to cessation at later ages, for example, in old age and adulthood (Kazdin, 1993). This strategy
provides the smokers with alternative ways of dealing with pressure and challenges without
having to smoke on a daily basis. Counseling also tackles the mental illnesses that could have
come up as a result of smoking, and they could include depression and anxiety. Community
intervention programs can be used to prevent the use of tobacco in adolescents who have not
started smoking (Eccles & Gootman, 2002).
Education programs in combination with strong anti-smoking policies work effectively at
preventing tobacco use among adolescents (Patton et al., 1998). Anti-tobacco counter-advertising
is another form of community intervention that can help in reducing tobacco smoking among the
youth. Tobacco advertising is said to contribute to adolescent smoking and, therefore, anti-
tobacco campaigns through the media can counter this effect (Eccles & Gootman, 2002).
Banning smoking at home and in school effectively works at reducing tobacco smoking among
the youth. If these bans are implemented strictly, they reduce tobacco smoking by up to 40
percent. These bans give the perception that smoking is bad, and that is why it is unacceptable

TEEN SMOKING 9
(Eccles & Gootman, 2002). This perception has a big effect on the behavior of the youth since
they will avoid situations that can introduce them to smoking. Through the implementation of
these community intervention programs, adolescents are made to know that there are better ways
of dealing with problems other than engaging in smoking. As a result, the occurrence of mental
health illnesses and disorders reduces because of the reduction of smoking. Through these
programs, other factors that contribute to mental illnesses and disorders are addresses especially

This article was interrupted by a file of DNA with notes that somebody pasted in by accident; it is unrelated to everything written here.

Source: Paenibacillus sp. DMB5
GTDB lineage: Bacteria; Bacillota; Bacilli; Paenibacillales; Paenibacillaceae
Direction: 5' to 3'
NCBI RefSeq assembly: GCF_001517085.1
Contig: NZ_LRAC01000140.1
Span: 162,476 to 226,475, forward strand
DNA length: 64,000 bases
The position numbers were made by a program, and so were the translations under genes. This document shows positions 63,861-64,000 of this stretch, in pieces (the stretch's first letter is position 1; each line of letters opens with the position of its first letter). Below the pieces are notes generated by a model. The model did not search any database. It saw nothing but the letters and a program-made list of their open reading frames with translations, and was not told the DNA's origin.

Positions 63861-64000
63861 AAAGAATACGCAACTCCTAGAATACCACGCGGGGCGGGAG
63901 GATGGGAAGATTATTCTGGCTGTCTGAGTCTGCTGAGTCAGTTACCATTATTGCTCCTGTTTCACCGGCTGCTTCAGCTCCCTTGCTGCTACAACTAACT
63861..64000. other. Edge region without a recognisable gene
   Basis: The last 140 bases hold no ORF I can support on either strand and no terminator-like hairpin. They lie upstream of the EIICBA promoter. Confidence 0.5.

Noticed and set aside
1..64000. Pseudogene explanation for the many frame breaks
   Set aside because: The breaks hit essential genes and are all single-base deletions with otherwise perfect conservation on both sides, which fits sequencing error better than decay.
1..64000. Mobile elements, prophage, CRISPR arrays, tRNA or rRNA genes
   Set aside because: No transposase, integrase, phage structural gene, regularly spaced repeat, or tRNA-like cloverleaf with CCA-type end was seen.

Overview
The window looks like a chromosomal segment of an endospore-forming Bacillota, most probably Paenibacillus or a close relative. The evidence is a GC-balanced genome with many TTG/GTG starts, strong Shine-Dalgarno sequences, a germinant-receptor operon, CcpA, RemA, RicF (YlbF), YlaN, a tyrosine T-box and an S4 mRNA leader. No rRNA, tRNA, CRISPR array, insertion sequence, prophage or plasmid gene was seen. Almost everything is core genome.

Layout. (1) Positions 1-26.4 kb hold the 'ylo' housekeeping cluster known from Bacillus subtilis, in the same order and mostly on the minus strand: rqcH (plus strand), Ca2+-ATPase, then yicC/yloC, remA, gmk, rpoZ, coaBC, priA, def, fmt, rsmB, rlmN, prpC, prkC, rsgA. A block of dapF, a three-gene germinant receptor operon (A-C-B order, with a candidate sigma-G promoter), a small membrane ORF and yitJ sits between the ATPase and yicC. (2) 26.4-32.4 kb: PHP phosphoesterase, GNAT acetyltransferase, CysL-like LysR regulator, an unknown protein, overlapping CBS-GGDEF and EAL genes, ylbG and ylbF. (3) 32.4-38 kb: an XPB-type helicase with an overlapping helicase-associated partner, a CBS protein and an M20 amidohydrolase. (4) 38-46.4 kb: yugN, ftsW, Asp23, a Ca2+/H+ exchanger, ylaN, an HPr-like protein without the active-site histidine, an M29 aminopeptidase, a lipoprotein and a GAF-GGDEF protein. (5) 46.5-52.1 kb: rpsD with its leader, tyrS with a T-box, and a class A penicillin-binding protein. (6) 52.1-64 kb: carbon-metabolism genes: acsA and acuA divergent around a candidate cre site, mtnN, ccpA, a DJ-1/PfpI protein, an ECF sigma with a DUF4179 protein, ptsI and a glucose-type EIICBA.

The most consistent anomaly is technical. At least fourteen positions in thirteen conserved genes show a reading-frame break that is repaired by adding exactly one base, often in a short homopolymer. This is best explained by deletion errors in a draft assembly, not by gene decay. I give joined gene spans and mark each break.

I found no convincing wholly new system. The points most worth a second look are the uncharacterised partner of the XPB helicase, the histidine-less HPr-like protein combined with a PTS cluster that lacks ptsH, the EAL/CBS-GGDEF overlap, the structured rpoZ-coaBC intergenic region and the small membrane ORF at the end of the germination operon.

through counseling and, thus, reduce the number of mental illness occurrences (Eccles &
Gootman, 2002).

Possible challenges and how they can be addressed

One of the challenges in the fight against tobacco smoking is inadequate resources. The
campaigns and programs that are put in place for the treatment and prevention of smoking have
mostly failed due to inadequate funding and resources. The percentage of youth smokers in the
United States still remain high, and the funds and resources available do not adequately meet
their needs (Pierce, et al 1991). The programs for cessation of smoking require expensive
facilities and hiring professionals. If there are no funds to employ the professionals and purchase
the equipment necessary for treatment, them the intervention plans could fail. The parents also
cannot afford the treatment processes for their children, and as a result, these adolescents
continue with smoking. Most of the therapy plans are expensive; therefore, those who are already
dependent on tobacco may not get adequate treatment to clear the tobacco from their bodies. The